|Publication number||US7387213 B1|
|Application number||US 11/107,442|
|Publication date||Jun 17, 2008|
|Filing date||Apr 15, 2005|
|Priority date||Apr 26, 2004|
|Publication number||107442, 11107442, US 7387213 B1, US 7387213B1, US-B1-7387213, US7387213 B1, US7387213B1|
|Inventors||Daniel J. Smalley|
|Original Assignee||Smalley Daniel J|
|Export Citation||BiBTeX, EndNote, RefMan|
|Patent Citations (22), Referenced by (11), Classifications (7), Legal Events (2)|
|External Links: USPTO, USPTO Assignment, Espacenet|
This application claims the benefit of U.S. Provisional Patent Application Ser. No. 60/564,987 filed Apr. 26, 2004.
This invention deals with what are known as dress kits or redress kits for store shelving and more particularly an improved system for supporting such dress kits.
Historically, display shelves in retail stores such as drugstores have mounted shelves and other display fixtures on upright metal posts generally positioned in spaced rows so as to outline rectangular blocks of store floor space. The shelves are then generally supported in various convenient ways to span and be supported by such posts. The merchandise is then placed on those shelves for display and sale. Other means for the display and sale of goods and particularly at the ends or end caps of such blocks involve, in effect, arrays of wire frames comprising a body of vertically-spaced laterally-extending wires upon which goods may be directly or indirectly supported. These frames may include wire wings forwardly extending from each lateral edge thereof and such wings may further be utilized to support goods for display and sale. Because frames and wings are somewhat unsightly, dress or redress kits have been developed to conceal such.
One such dress kit comprises a vertically oriented back panel provided with pegboard openings and a pair of wing covers forwardly extending from each lateral side thereof. These wing covers are connected to the back panel and each form a hollow interior portion or pocket such that the wire wings are received therein and covered thereby. These wing covers as well as the wings themselves are referred to as “power wings” in the trade. The dress kit is normally supported generally on the horizontal wires of the wire panel by hooks connected to the back panel. In effect, the dress kit is thus supported by or hung on the wire panel with the wire wings extending into the pockets of the power wing dress kit.
The above-described system is illustrated in
Accordingly, the present invention presents a construction that not only solves the above-indicated objectives but also does so in a significantly less expensive manner. This is accomplished by entirely eliminating the wire frame and providing a novel bracket construction which includes both means to positively connect such to a support post and means to, in turn, support a conventional dress kit housing in such a manner that the outward appearance and function of the overall display system is retained.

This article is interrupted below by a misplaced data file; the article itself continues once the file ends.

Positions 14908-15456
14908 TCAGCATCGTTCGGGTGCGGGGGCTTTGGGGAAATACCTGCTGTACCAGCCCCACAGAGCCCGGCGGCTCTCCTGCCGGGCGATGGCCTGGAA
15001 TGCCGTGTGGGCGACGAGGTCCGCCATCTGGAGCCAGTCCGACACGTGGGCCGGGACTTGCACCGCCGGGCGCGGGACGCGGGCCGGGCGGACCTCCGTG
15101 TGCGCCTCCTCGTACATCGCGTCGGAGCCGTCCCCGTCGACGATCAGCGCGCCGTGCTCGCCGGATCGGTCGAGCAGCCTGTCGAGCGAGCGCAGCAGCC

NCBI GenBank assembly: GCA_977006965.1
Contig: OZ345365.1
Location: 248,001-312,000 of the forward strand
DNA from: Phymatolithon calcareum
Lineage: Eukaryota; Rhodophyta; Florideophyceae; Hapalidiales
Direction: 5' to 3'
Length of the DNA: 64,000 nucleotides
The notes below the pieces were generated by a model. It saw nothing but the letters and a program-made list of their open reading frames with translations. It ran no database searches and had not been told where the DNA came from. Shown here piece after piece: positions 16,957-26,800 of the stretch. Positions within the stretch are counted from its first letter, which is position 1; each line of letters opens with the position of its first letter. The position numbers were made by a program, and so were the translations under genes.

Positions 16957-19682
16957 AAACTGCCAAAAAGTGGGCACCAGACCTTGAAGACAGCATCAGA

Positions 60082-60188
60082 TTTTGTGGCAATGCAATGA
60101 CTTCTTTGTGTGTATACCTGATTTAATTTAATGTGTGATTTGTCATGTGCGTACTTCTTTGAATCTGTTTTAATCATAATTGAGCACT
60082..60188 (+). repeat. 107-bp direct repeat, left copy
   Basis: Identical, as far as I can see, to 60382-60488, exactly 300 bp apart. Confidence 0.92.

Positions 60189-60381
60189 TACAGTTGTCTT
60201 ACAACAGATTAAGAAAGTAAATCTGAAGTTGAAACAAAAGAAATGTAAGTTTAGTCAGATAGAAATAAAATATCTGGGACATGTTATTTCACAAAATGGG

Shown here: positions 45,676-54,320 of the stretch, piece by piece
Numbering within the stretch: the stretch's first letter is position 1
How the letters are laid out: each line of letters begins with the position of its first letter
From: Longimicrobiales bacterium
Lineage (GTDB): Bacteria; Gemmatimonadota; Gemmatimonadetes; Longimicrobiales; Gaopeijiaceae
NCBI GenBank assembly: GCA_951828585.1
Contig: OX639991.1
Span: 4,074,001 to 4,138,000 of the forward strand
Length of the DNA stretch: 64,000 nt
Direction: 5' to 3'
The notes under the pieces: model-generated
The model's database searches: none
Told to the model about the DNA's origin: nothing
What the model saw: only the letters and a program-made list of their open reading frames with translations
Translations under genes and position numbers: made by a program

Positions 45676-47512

These and other objects are accomplished by a bracket having a laterally extending body member including forwardly extending fingers at opposite ends thereof and a connector assembly rearwardly extending from one end thereof and, in turn, including a pair of side plates—one fixed to the frame and one relatively movable therewith to cooperatively engage opposed sides of an upright supporting post. The side plates are thus fastened to the post whereas portions of the frame serve to enable the rear wall of the dress kit to be suspended, i.e., mounted, thereon; and the fingers are positioned to extend into the dress kit side pocket openings.
Other objects, features and advantages of the invention shall become apparent as the description thereof proceeds when considered in connection with the accompanying illustrative drawings.
In the drawings which illustrate the best mode presently contemplated for carrying out the present invention:
Turning now to the drawings and particularly
It should be pointed out that the dress kit 44 includes a back panel 42 from which hooks 46 are attached such that the dress kit can be, in effect, hung via such hooks onto one of the laterally extending wires of the wire grid.
The dress kit also includes forwardly extending wings 48 which, in turn, include hollow pockets 50 accessible from the rear openings 52 thereof. The wire wings of the grid 12 are adapted to extend into the pockets to give some lateral support to the display when mounted, however, the top edges 54 of the wings do not generally contact the upper inner surfaces of the dress kit wings 48. Generally, the dress kit wings are formed from heat shaped plastic sheets so as to include parallel spaced walls 56 and then attached to the back panel 42 by flanges (not shown). The back panel is normally formed of pegboard with suitable openings for receipt of merchandise display rods.
Turning now to